Angry Motivation

Written on December 4th, 2010 by

I have spent the past couple of hours watching a snowy football game, reading Eugene Wallingford’s blog, listening to music, and drinking hot chocolate. I would like to make a side note that my hot chocolate is now cold due to being engrossed in everything I have been doing. Fortunately, I have reserves. In a particular post on my former professor’s blog, I came across this line:

Despair and anger are common emotions, and they sometimes strikes us hardest when we know how to solve problems in one way and are asked to learn a new way to think and do.

I am frequently intrigued by the emotion of anger. I happen to be stubborn, temperamental individual. However, I also believe my rage is an intrinsic part of who I am. The quote above struck a note with me. When something aggravates me, I become hellbent on ridding myself of the problem. The solution can take a variety of forms, but the most common is to dominate the problem into submission. Running away or taking an alternative route rarely occurs to me. I am sure some of my success in school and learning new things has been driven by the anger Wallingford mentioned. As I start into a simple task that quickly becomes far more difficult than anticipated, rarely do I cut my losses to go another direction. I become more engrossed with the problem because I want to figure it out. It is an insult if I cannot complete it.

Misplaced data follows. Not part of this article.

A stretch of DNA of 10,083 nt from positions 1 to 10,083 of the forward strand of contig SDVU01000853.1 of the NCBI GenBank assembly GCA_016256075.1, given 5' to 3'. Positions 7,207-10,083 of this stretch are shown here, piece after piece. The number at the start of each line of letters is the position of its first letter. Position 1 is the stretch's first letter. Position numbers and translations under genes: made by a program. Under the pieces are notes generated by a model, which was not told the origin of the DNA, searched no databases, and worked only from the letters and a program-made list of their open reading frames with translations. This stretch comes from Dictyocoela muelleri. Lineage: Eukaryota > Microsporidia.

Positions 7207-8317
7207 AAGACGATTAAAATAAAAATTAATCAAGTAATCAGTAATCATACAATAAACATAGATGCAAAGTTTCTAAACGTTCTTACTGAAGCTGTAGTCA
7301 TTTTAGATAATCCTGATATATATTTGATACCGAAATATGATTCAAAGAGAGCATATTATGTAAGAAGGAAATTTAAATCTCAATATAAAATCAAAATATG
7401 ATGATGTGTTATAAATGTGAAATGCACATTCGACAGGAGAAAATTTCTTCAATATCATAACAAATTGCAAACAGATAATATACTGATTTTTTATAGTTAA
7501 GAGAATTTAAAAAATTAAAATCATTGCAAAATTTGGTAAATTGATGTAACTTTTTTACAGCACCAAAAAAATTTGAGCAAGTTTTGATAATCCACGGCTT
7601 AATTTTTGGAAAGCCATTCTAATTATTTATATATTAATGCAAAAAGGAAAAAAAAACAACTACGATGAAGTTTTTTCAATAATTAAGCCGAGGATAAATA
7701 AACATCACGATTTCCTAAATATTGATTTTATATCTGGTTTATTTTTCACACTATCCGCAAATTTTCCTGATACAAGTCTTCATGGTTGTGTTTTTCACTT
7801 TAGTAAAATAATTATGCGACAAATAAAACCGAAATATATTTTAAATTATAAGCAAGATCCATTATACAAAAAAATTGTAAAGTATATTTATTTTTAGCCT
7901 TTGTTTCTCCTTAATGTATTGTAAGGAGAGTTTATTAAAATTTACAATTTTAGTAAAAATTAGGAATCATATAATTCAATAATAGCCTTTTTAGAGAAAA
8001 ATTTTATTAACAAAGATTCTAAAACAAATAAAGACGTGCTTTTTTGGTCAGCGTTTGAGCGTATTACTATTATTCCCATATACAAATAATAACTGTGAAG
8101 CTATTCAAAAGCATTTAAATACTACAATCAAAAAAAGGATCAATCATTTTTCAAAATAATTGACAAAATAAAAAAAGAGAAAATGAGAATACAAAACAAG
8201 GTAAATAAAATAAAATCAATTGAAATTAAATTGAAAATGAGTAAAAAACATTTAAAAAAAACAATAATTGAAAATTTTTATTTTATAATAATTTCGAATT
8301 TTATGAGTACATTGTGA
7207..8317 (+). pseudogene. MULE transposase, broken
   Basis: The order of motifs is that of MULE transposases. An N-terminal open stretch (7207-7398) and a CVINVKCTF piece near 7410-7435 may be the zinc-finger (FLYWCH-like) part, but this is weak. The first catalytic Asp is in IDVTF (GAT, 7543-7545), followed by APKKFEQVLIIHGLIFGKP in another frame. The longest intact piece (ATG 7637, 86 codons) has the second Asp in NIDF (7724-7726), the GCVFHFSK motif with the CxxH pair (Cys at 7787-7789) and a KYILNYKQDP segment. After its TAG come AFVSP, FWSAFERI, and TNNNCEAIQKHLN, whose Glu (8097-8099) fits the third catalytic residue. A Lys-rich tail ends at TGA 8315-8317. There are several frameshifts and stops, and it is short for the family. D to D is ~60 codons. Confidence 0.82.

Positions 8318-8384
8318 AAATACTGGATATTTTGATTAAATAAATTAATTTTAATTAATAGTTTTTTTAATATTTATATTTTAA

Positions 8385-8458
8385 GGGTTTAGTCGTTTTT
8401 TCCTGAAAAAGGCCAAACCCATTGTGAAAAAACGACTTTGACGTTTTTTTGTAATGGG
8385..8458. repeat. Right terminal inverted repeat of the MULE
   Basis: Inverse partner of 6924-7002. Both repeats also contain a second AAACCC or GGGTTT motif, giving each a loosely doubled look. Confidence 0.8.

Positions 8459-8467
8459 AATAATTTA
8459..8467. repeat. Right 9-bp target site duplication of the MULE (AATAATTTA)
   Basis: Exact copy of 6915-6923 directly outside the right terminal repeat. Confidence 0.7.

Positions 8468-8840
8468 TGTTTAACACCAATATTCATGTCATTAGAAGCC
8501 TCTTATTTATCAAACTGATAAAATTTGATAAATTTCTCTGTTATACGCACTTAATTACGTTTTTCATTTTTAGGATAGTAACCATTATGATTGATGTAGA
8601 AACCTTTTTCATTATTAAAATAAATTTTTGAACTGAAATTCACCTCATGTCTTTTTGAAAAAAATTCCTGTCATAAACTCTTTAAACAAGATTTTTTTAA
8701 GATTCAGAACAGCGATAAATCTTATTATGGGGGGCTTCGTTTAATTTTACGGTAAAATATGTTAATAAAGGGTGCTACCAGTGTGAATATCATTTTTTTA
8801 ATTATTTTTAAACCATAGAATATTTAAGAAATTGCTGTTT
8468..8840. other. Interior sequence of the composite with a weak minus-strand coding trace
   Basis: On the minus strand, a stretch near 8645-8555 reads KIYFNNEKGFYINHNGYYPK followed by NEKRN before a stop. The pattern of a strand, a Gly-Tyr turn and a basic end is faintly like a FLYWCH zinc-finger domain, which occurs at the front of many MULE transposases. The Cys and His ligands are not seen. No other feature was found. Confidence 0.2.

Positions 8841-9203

Now I return to my regularly scheduled Duke basketball game, more blog reading, and a database upgrade.

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